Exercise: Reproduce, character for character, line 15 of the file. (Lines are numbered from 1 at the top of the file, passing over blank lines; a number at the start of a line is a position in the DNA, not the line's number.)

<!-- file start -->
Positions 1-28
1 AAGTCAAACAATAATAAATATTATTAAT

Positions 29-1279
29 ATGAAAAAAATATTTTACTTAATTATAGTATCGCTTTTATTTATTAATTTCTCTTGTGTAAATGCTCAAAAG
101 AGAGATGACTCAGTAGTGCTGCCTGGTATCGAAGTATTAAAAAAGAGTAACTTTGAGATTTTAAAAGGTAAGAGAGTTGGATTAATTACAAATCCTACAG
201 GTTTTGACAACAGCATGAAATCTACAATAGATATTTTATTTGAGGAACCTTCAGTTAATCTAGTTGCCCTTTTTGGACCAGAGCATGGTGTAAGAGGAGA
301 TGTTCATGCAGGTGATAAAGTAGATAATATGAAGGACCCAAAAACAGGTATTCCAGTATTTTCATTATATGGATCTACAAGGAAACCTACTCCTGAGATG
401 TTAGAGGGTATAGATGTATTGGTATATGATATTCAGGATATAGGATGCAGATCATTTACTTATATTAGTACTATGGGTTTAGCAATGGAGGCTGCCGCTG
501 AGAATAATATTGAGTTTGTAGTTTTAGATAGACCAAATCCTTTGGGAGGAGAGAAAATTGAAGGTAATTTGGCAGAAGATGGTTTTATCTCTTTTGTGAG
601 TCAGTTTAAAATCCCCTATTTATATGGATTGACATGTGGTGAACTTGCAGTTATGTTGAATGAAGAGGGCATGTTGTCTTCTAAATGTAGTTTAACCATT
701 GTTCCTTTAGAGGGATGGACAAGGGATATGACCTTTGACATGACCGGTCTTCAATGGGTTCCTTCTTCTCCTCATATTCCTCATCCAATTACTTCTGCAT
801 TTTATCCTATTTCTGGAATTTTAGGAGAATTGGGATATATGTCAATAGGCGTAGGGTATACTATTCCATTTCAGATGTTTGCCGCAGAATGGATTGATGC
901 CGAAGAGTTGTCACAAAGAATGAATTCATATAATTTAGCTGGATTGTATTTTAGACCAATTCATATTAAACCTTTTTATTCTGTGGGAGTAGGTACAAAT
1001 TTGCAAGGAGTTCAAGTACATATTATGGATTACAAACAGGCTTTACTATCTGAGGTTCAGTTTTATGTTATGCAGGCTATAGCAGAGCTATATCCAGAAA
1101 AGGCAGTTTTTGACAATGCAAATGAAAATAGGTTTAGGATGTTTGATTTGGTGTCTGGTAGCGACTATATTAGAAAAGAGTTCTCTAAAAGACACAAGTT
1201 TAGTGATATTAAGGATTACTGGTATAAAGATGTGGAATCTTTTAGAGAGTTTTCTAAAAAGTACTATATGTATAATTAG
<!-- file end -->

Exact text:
1101 AGGCAGTTTTTGACAATGCAAATGAAAATAGGTTTAGGATGTTTGATTTGGTGTCTGGTAGCGACTATATTAGAAAAGAGTTCTCTAAAAGACACAAGTT